Rye Silverman follows the jokers, the smokers, and the midnight toker’s for a ride on the Pineapple Express .
Pineapple Express trades the sex obsessed teenagers of Superbad for a pair of twentysomethings who have married Mary Jane. Seth Rogen, who cowrote both films with Evan Goldberg, plays Dale, a burned out process server who accidentally witnesses a drug kingpin committing murder, and leaves a roach at the scene of the crime which allows said kingpin to track Dale down via his dealer, Saul, played by James Franco. Dale and Saul go on the run. This pretty much sums up the “plot” aspect of the movie.
But this is not a bad thing. While the movie does build towards a more than fairly suspenseful climax, the focus is never truly on what is happening but rather how it is happening. It is packed full of physical comedy, over the top emotional revelations, and plenty of pot smoke. While the Apatow obligatory sex jokes are still around, they don’t dominate the script this time around, pushed aside by marijuana and even more so the other Apatow mainstay: male camaraderie.
With the term “Bromance” becoming more and more popular, movies like Pineapple Express seem to have no better description than “Bromantic Comedy,” a movie in which any romantic subplot is inconsequential compared to the importance of the relationship between the heterosexual male leads. It takes the buddy movie concept to a whole new level.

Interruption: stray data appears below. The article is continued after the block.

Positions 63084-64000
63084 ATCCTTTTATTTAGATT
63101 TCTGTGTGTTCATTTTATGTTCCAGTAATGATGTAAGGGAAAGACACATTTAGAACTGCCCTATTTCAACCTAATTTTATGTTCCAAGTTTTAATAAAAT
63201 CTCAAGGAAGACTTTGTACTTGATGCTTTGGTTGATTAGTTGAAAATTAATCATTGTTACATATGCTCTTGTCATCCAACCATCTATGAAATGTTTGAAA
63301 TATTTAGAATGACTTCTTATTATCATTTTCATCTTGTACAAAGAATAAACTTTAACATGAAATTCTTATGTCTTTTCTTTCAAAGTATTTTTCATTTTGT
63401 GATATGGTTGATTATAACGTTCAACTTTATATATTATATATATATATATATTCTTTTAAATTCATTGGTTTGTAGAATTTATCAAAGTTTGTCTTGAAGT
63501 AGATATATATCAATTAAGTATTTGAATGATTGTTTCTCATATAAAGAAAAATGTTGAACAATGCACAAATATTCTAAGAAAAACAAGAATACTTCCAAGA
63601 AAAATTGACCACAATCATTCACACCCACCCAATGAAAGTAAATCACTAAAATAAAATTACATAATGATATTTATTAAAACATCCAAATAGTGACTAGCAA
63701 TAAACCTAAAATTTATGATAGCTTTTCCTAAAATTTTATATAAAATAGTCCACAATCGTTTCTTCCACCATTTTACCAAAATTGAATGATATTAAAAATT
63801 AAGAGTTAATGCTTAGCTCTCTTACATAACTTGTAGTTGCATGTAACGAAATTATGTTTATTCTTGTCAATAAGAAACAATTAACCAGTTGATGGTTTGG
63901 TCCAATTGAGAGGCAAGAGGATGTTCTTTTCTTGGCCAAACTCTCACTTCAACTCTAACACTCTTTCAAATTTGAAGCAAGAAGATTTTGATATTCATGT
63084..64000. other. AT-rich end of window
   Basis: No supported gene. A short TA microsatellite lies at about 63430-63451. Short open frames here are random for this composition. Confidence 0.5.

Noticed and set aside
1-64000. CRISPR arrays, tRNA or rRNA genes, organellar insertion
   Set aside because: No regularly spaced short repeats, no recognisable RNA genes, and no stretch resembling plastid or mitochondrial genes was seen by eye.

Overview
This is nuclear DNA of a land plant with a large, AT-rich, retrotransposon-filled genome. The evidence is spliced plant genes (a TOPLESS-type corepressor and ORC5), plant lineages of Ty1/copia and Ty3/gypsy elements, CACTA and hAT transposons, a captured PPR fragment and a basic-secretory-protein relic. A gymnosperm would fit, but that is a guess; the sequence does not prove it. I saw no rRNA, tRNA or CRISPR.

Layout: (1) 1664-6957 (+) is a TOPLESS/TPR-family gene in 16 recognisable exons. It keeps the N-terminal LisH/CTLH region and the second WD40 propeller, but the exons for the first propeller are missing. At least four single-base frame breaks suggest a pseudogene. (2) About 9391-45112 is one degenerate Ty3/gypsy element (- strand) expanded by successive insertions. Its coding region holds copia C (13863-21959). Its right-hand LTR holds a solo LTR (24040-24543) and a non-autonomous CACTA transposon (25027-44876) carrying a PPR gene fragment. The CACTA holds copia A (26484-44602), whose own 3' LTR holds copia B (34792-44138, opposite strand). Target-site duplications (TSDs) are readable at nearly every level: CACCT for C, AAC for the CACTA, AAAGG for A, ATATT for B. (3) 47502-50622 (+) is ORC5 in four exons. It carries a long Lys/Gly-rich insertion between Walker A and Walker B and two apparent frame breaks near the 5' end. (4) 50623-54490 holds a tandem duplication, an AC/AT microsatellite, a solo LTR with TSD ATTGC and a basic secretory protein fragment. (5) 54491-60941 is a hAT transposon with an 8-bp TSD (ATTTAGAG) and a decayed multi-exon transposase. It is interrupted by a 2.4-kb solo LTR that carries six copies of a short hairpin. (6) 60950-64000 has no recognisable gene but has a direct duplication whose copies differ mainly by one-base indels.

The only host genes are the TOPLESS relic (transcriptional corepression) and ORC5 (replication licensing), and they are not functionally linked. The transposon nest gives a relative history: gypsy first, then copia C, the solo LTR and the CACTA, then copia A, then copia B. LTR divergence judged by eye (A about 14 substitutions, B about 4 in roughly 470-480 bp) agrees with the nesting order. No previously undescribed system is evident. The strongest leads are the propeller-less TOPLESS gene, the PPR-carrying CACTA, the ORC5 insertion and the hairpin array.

It is because the Bromantic chemistry between Rogen and Franco works that the movie itself works. Express has a built in audience of stoners due to its marquee nature as a “pot movie,” but it was still enjoyable to this non pot head because of clever dialogue, physical gags that don’t rely on the simple gross out factor, a phenomenal supporting cast (including a fantastic cameo from Ed Begley Jr. ) and just a general air of having a good time, as smoke filled as that air is.